But telling doctors to tell patients this ridiculous bit of information did not solve the problem, so RB claims they needed to do more. They decided that every dose of Suboxone must be individually packaged. But they had problems with the stability of naloxone while producing individually-packaged Suboxone Tabs, leading them to make the Film form of the drug.
To read the petition, the expiration of their patent on the tabs had nothing to do with anything. And the long, new patent on the Film has nothing to do with anything.
I have a couple questions at this point. First, the obvious one—did RB REALLY have a discussion about having their salespeople remind doctors to remind patients to protect their children? Do they really think that patients and doctors are that stupid—that their salespeople can make a difference in that regard?
Second, do they really find it necessary to individually wrap each dose of Suboxone, a combination of an opioid partial agonist plus an opioid antagonist, when oxycodone, hydromorphone, hydrocodone, and other potent opioid agonists are sold by the bottle? I could go on and on about this issue… most patients on Suboxone guard each tablet carefully, as they are prescribed to match up with the number of days in each month… whereas opioid agonists are usually prescribed to take ‘as needed’, meaning the tabs are much more likely to end up in kitchen cupboards or otherwise unaccounted for.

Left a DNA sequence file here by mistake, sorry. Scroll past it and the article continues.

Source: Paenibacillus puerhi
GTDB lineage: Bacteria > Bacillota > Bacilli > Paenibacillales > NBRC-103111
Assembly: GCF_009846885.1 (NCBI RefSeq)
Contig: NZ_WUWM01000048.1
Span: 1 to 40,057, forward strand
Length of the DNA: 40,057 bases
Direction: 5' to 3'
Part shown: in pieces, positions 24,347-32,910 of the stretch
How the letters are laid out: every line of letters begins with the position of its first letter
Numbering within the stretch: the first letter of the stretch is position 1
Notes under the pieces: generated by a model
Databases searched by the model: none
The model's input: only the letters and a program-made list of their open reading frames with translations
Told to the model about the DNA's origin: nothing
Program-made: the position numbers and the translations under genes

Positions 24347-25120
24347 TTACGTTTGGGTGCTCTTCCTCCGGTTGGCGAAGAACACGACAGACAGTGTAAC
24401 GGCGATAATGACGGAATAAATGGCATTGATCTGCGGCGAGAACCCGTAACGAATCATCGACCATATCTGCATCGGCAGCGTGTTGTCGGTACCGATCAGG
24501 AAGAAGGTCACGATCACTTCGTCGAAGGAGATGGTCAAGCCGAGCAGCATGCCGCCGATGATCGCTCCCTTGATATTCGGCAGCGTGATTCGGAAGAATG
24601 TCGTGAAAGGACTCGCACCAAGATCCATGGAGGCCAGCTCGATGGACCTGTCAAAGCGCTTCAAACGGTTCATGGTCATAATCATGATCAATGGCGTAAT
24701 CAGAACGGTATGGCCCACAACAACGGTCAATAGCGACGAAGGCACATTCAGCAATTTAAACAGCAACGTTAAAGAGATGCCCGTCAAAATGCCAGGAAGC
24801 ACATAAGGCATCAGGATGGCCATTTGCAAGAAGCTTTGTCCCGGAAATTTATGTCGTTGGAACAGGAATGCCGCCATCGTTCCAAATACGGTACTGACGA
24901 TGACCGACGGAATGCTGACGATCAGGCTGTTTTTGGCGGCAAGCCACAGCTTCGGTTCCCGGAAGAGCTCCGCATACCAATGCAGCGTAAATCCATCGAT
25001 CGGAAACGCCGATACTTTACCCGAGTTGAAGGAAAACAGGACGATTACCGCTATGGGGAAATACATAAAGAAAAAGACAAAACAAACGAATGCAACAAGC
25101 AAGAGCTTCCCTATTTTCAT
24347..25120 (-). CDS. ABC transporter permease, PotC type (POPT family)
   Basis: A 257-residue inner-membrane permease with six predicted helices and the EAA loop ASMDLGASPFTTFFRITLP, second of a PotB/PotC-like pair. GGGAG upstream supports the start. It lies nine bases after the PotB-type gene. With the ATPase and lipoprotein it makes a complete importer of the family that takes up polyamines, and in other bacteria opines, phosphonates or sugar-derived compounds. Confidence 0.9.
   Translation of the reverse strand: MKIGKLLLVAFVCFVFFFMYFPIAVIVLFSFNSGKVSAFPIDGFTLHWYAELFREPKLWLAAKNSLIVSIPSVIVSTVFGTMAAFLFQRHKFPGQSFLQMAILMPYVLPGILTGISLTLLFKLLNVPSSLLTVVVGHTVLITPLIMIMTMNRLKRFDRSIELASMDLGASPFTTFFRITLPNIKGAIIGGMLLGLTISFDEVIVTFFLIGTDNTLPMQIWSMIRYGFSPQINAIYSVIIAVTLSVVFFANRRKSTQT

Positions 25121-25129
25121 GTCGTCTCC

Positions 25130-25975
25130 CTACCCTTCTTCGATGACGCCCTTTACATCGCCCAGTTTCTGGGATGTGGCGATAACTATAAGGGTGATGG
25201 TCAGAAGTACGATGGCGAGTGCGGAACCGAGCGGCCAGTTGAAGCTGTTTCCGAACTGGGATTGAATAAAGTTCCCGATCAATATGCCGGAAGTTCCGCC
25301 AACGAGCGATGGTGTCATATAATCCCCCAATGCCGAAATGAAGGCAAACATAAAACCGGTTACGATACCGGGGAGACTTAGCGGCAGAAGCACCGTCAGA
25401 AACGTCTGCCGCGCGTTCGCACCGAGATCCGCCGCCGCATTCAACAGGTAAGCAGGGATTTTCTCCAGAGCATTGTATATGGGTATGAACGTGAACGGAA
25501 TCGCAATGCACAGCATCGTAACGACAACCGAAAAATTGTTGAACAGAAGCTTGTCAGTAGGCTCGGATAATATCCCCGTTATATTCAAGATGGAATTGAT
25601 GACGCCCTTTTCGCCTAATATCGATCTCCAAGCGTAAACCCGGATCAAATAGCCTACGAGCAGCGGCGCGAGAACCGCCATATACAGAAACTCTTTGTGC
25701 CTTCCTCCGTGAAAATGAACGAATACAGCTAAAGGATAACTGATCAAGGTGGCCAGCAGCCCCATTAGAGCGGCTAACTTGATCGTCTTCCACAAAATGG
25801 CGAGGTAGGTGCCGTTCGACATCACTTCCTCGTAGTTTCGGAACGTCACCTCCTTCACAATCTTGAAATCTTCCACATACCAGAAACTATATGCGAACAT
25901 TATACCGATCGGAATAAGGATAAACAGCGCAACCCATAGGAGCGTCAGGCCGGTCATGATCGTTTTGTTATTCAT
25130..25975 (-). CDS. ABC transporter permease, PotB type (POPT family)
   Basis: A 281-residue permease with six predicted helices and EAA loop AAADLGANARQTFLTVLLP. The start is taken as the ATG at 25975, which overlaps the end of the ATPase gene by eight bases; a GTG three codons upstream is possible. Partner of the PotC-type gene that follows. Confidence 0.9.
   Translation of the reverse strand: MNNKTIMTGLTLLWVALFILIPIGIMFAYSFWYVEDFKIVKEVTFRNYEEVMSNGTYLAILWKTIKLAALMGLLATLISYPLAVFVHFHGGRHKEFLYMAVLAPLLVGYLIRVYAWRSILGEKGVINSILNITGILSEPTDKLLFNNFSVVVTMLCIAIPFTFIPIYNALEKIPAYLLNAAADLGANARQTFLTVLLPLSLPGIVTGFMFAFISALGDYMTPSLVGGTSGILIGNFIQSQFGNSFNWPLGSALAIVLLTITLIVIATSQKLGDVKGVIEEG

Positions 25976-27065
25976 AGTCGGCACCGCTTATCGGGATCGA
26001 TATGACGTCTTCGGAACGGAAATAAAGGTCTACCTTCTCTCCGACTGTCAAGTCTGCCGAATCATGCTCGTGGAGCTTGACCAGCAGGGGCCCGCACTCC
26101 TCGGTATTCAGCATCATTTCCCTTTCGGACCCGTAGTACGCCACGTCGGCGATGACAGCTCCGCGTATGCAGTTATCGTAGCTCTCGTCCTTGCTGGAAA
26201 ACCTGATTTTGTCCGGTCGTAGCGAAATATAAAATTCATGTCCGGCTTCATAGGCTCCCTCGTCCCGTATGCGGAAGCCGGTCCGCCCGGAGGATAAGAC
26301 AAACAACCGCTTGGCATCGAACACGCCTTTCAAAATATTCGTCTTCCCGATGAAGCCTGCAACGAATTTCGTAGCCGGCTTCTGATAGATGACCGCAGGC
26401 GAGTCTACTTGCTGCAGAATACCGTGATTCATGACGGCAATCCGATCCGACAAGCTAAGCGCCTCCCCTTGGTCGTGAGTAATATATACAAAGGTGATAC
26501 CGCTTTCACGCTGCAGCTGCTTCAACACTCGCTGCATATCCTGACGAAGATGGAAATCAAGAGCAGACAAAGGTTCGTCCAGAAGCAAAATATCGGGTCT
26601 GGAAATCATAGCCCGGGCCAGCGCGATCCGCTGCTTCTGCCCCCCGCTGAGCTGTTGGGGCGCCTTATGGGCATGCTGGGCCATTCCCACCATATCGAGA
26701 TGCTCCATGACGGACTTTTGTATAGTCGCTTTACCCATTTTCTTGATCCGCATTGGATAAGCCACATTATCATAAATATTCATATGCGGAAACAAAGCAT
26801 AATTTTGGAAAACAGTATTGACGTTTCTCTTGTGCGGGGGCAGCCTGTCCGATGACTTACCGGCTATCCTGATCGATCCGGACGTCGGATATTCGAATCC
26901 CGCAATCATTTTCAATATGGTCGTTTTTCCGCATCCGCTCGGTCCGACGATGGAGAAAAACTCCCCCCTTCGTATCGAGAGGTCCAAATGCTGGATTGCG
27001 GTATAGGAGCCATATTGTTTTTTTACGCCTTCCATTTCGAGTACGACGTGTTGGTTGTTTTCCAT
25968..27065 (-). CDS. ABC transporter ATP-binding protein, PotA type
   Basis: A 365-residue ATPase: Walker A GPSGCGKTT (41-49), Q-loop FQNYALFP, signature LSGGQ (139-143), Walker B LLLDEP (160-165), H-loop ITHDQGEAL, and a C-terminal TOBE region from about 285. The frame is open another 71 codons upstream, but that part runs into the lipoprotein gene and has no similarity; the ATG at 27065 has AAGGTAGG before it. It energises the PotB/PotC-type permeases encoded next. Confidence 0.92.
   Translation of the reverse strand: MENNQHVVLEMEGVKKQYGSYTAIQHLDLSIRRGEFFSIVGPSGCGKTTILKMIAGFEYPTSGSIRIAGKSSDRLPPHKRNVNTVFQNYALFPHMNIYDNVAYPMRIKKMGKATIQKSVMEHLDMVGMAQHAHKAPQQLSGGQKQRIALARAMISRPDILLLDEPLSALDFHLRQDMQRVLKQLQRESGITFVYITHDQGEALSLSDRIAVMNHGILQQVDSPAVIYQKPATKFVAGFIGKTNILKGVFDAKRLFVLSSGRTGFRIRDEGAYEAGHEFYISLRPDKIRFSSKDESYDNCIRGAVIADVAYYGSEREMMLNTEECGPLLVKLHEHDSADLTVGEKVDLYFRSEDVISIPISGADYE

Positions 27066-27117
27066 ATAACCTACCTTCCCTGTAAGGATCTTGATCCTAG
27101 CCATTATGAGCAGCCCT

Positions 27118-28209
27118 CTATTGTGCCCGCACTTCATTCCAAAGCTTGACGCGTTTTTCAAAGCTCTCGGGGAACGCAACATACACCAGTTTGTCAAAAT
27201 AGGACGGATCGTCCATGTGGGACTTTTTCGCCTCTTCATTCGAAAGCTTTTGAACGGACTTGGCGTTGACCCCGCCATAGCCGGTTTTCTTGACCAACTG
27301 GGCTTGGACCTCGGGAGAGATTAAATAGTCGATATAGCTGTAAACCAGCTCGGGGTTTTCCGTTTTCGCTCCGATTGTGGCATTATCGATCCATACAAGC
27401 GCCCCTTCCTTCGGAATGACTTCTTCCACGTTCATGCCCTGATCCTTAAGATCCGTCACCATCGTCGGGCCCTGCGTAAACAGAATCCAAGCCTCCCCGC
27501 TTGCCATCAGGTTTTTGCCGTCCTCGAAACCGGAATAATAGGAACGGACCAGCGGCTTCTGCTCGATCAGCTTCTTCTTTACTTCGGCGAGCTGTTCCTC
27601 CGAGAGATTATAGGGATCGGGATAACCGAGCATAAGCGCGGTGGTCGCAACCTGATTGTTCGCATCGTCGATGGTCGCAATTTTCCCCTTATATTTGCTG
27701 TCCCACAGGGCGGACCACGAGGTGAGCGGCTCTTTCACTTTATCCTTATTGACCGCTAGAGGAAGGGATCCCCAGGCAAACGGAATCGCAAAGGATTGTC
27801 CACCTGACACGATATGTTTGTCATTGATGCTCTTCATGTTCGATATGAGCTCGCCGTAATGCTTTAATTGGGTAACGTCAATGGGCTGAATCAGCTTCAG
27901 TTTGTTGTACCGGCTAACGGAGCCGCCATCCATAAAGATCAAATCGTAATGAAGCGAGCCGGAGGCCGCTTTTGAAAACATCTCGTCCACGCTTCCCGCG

Why would a company hire another company to find fault with their product? One might think that the manufacturer of a substance would be, if anything, pointing out the safety of their product—not arguing that it is unsafe. This is where cynicism starts to set in. I’m supposed to believe, according to RB, that they discovered a problem with their product, hired a company to assess that problem, and then voluntarily withdrew the product from the market.
But to believe the RB story, I have to accept a number of ‘coincidences’. They wrung profits out of the tabs for almost ten years, and just happened to figure out this danger within a year after patent expiration—just when generic pharmaceutical companies were able to manufacture cheaper forms of buprenorphine. The company has been dreading the flow of generics for years; heck, their reps spend more time talking about THAT issue than they do about pediatric exposures! It is also an odd coincidence that RB just happened to be pushing the Film like crazy to insurers and Medicaid agencies, well before their ‘discovery’ of the danger of pediatric exposure to tablets.
To really understand the situation, you must read all the way to the top of page 29 of the Citizens Petition. There, the attorneys for RB point out to the FDA that if a manufacturer voluntarily withdraws a medication for safety reasons, the FDA is not allowed to approve any new drug application for a generic that is based on the withdrawn medication.
Wow. They have some darn good attorneys at RB.
Pills photo available from Shutterstock
Junig, J. (2012). (Un)Intended Consequences. Psych Central. Retrieved on January 16, 2017, from http://blogs.psychcentral.com/epidemic-addiction/2012/10/unintended-consequences/